HomosexualityMon Dec 3, 2012 - 7:23 pm EST
‘No fundamental rights are burdened’ by Nevada amendment defending marriage, judge rules
LAS VEGAS, December 3, 2012, (LifeSiteNews.com) – A Nevada judge has ruled that “no fundamental rights are burdened” by Nevada’s constitutional amendment restricting marriage to one man and one woman – a ruling that has led liberals and homosexual activists to ridicule his Mormon faith.
Eight homosexual couples sought to overturn the marriage protection measure, which was passed by two-thirds of Nevada voters just 10 years ago. The plaintiffs, who could not marry in the state or have their “marriages” recognize by the state, claimed they bore “the stigma of exclusion and of being branded by the government as inferior.”
District Judge Robert C. Jones responded with a ruling the Family Research Council has called “a 41-page masterpiece.”
Maintaining marriage “a legitimate state interest, he ruled, and “the exclusion of same-sex couples from the institution of civil marriage is rationally related to furthering that interest.” Marriage, with its immemorial protection and encouragement of child-rearing, should not be devalued, he said.
Judge Jones said the law violates no rights, makes no legal distinction between those of varying sexual orientations, does not abridge the right of privacy, and is not needed to assist a powerless minority – because the Homosexual Lobby “has great political power.”
“Homosexual persons may marry in Nevada, but like heterosexual persons, they may not marry members of the same sex,” he ruled. “In this sense, the State of Nevada has drawn no distinction at all.”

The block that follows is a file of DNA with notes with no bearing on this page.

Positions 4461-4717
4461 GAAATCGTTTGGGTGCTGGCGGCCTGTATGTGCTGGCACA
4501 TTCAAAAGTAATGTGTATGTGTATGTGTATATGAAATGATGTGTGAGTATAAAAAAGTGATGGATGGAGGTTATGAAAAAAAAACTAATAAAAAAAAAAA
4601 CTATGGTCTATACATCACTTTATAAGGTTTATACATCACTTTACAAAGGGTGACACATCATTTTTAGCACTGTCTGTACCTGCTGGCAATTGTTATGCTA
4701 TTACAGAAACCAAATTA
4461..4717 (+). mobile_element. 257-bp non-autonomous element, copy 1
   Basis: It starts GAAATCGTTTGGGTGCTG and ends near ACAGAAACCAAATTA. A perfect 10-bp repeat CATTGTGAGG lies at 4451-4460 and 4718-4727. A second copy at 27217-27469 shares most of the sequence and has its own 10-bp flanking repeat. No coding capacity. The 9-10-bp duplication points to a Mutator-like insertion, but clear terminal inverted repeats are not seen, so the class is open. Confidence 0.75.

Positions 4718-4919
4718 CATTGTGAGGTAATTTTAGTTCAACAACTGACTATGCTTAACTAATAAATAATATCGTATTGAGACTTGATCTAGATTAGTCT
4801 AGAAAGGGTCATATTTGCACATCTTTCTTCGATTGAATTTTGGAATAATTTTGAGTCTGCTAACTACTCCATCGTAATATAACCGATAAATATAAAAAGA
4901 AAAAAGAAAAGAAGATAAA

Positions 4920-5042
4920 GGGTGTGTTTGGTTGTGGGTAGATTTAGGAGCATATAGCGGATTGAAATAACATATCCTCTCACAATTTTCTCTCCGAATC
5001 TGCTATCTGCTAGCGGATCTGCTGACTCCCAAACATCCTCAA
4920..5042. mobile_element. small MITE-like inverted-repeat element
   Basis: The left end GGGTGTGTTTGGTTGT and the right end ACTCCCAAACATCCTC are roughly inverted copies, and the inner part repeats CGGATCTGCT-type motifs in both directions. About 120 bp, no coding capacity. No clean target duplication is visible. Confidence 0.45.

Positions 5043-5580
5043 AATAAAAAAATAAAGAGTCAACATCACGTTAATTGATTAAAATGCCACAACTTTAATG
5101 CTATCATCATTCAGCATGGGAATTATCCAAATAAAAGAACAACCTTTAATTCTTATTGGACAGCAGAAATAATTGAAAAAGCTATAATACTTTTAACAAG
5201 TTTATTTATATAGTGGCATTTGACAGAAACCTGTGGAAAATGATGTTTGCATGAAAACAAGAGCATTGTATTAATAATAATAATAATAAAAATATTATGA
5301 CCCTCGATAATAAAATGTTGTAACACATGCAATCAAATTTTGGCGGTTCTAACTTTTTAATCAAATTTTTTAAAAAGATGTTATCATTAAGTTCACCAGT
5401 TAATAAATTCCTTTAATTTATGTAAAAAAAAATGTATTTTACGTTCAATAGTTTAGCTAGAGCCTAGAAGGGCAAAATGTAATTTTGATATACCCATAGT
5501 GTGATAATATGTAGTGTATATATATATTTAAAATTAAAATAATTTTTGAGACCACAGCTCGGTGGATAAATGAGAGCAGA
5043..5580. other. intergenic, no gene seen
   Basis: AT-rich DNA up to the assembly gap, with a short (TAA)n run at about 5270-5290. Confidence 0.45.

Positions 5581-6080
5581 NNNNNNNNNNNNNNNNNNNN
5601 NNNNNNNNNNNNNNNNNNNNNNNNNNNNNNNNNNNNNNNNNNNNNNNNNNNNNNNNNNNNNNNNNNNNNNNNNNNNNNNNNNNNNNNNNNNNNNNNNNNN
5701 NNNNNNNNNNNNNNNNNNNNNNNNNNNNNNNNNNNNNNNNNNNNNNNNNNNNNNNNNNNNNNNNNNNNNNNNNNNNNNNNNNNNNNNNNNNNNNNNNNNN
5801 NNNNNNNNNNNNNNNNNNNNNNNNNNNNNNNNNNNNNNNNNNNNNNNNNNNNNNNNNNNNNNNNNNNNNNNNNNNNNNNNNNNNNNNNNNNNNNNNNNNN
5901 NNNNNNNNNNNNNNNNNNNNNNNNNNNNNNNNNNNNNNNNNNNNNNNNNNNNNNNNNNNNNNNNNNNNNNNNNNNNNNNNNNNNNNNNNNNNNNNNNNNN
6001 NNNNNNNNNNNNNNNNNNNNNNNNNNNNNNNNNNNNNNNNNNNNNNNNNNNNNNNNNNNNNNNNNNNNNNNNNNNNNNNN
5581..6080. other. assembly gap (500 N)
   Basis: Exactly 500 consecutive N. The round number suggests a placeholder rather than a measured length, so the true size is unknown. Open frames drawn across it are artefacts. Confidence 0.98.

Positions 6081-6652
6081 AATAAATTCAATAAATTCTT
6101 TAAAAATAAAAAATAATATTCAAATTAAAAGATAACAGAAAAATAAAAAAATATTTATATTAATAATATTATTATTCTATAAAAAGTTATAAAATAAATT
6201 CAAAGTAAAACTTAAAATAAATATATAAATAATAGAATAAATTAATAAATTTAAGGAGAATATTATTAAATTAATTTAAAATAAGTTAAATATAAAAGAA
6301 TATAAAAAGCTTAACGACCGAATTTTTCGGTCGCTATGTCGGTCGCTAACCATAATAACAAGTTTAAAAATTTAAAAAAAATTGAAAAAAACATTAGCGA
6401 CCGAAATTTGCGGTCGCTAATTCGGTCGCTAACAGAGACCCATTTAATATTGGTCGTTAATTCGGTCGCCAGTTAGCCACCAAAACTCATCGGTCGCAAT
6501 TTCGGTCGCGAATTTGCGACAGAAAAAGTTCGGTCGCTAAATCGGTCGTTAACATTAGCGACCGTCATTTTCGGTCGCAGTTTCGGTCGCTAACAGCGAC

Homosexuals, he ruled, “may establish legally cognizable families under Nevada’s domestic partnership laws.”
Since marriage has existed as an exclusively heterosexual union for millennia before the court ruling, the civil unions policy “cannot reasonably be said to reflect anti-homosexual animosity under these circumstances, but only benevolence.” He wrote those who saw “the expansion of rights” as motivated by “malevolence” suffered from “circular” reasoning.
“Finally, the right to privacy is not implicated here,” he stated, “as Plaintiffs desire not to be left alone, but, on the contrary, desire to obtain public recognition of their relationships.”
“In summary, no fundamental rights are burdened by Nevada’s marriage-domestic partnership regime,” he wrote.
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Ironically, homosexual victories for “marriage equality” also helped defeat the case, proving court action is unnecessary. In addition to victories in five states, Jones noted that President Obama supports redefining marriage. “Now that three states have actually voted for same-sex ‘marriage,’ liberals can no longer claim the court as their only avenue to ‘equal protection,’” the Family Research Council noted.
If anything, popular culture is “flooded with editorial, commercial, and artistic messages urging the acceptance of homosexuals. Anti-homosexual messages are rare in the national informational and entertainment media, except that anti-homosexual characters are occasionally used as foils for pro-homosexual viewpoints in entertainment media.”
Jones also sounded a cautionary note about judicial activism, stating that no judicial decree passed “involuntarily” can serve as “a genuine reflection of the State’s viewpoint, which is, of course, simply the collection of the viewpoints of its citizens.”
“That is just laughable,” wrote a blogger on All Things Democrat. “His own church was founded in polygamy.”
A representative of the homosexual legal group Lambda Legal Defense and Education Fund has promised to appeal the case, Sevcik v. Sandoval , to the Ninth Circuit Court of Appeals.
The Supreme Court was expected to hear one or more cases related to the definition of marriage definition. However, justices refrained from naming any such cases last Friday or this morning. They will address the court’s docket again next Friday.